We all rode a bit tentative and people started dropping like flys. After the first run, Claw and Andreu were the only ones to make it to the bottom! Whether it was wind, mud or not, I blew both runs on the first jump and ended up 6th. Rheeder and Semenuk put together ridiculous runs that become even more retarded when you realize how hard the course was to ride... Even though I blew my shot, we gave it our all and did everything we could. The two on the top of the podium saved the day for Slopestyle and should protect our shot at becoming a regular in the X Games line up.

This is the story of my blown opportunity, but sometimes it is bigger than yourself. I love this sport and have been in it since the beginning for the sheer love of progressing and putting on a show for screaming fans. It is the hardest to understand after working so hard, riding through the pain and overcoming everything that has been laid out in front of you besides the run you came to do, but if you give it your all, there isn't any reason to be bummed about that.

-Cam Zink

View all images by Ale Dilullo from X Games here.


  • 225 2
 Thank you Cam for sharing this. It really is honorable and courageous to see the best riders in the world risking their health and wellness for the sake of growing the sport. If it weren't for you guys, no one in the regular world would know anything about mountain biking. Thank you.
  • 15 1
 I concur^
  • 36 20
 sorta separated the north americans from the euros
  • 7 16
flag pumptracker120 (Oct 8, 2013 at 19:01) (Below Threshold)
 Sucks so much that Sloystyle MTB will not becoming back Frown
  • 12 0
 pumptracker what are you talking about
  • 5 0
 Its not?????????? ^^^
  • 6 0
 The X games are going back to only two domestic events next year- Aspen for winter and Austin for the summer. I don't think anything's been announced yet, but slopestyle is looking unlikely in eastern TX.
  • 8 0
 Not necessarily. All they need is a small hill and a ton of scaffolding to make a course, thats what they did this time.
  • 2 1
 The games are at the Circuit of the Americas, basically a flat F-1 track.
  • 2 0
 Austin, in central Texas, is rocky and near enough to some hills that could serve a course. The only problem is that they won't be directly in the metro where the contest is likely to take place. Austin is known for BMX, but it has a very healthy mountain bike scene as well.
  • 12 2
 @harrisonds yeah.....much like rugby separates us 'euros' from your american football haha
  • 24 11
 I find the comment about separating the Americans from the Euros interesting.... Maybe it's cos we're not so bothered about the X games over here? Every time these guys do a run they risk serious injury due to the nature of the tricks they do, but at least they are in control of it. When you add in the variables of a shite course and strong winds then it means your fate is no longer in your own hands, it's in the lap of the Gods. Taking such a risk is almost being flippant with life- if the Claw had turned to me and said 'I don't care if only half of us make it down, we're riding', I would politely tell him to fu*k off!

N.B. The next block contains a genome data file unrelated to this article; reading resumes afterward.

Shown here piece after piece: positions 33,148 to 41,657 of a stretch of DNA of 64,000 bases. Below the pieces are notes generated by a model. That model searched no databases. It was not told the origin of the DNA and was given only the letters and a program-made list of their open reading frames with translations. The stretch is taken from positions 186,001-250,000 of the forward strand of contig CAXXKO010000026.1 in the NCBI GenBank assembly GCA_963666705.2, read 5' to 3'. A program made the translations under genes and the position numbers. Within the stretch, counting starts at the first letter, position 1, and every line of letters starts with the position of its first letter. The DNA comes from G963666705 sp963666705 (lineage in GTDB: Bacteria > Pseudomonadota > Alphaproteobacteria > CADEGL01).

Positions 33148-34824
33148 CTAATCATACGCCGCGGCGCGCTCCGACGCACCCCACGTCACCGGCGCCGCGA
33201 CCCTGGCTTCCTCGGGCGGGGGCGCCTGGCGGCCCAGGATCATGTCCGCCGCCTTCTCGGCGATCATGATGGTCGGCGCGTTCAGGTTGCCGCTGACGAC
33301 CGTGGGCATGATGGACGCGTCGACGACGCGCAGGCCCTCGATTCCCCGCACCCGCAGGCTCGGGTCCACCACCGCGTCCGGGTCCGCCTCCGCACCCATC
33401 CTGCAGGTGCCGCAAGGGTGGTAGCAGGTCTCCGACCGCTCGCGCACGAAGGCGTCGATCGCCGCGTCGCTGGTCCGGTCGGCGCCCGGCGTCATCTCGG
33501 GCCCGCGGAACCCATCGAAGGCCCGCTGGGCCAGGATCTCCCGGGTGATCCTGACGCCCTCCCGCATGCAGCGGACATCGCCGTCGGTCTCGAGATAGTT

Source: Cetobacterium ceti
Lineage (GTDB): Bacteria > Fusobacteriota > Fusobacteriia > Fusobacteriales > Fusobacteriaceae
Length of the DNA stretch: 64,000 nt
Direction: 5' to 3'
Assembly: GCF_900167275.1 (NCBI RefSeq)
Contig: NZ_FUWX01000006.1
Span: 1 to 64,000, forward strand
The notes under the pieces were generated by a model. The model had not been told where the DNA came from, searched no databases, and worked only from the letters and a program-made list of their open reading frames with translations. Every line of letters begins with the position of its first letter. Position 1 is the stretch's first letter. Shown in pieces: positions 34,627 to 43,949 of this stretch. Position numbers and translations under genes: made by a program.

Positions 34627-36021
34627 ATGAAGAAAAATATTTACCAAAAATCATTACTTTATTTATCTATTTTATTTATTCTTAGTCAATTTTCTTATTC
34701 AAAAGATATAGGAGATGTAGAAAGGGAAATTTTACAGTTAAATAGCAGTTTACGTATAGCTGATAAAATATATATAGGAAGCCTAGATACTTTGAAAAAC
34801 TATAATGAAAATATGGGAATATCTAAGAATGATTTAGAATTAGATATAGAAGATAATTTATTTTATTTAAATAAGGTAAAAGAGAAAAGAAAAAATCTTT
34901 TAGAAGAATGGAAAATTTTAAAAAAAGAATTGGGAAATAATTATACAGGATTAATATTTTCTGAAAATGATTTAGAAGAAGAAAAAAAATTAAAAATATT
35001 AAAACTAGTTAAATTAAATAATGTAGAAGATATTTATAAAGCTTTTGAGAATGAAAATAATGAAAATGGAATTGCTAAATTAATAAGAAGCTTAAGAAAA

• 2 0
 "Put me in coach" was a great video moment at X-games!
  • 4 2
 gavlaa, I think you just proved harrisonds' point... Don't know many North American riders who'd flip off the Claw... International conflict aside, Zink is a legend and has my full respect for how he approached this contest. It's great to see that these guys are really in it for the sport and not just for personal accomplishment. They're opening more doors than they probably imagined were possible! Thanks Cam!
  • 1 0
 I live in Austin and the F1 track is built on fairly hilly area. They could build a course out there

This is the view from the top of turn 1:
  • 1 0
 Zink is crazy... If you see all of his runs, for example, he 3x-up the first drop... Now think about doing an x-up with that shoulder!... He has balls, seriously!.
  • 1 0
 @harrisonds More shows the separation of the big mountain riders to the dirt jumpers. Not many big mountain euro's.
  • 3 4
 I don't think anyone is doubting that Zink has balls- he's an awesome rider.... But when you were young and you were misled into doing something stupid your mum must have said, 'If he'd told you to jump under a bus would you do it?'. This is the exact same situation only the people are no longer children... Basically the Claw is asking fellow riders and friends to put their life on the line. You fall from that height on your head then you're going to be chair bound for life... Hence why I would told him to suck it. Saying their doing it 'for the sport' is bullshit anyway- they're doing it because the sport is a reflection of who they are and they want to look good. I don't care what anyone thinks of MTB, I do it cos I love it. If it was regarded as the biggest waste of time known to man I would still love it.
  • 3 3
 this whole article was about how they're doing it for the sport...
  • 12 0
 Zink that's was awesome man!!!!!, I have been a freeride mtb'r since the beginning of the sport and what you guys did at X-Games was Top Level. The kids that didn't ride, are just that little kids, that will never be remember for their riding. You guys are Legends!!!! Good luck with Rampage!!!!!! Just send it!!!!!!!!!!!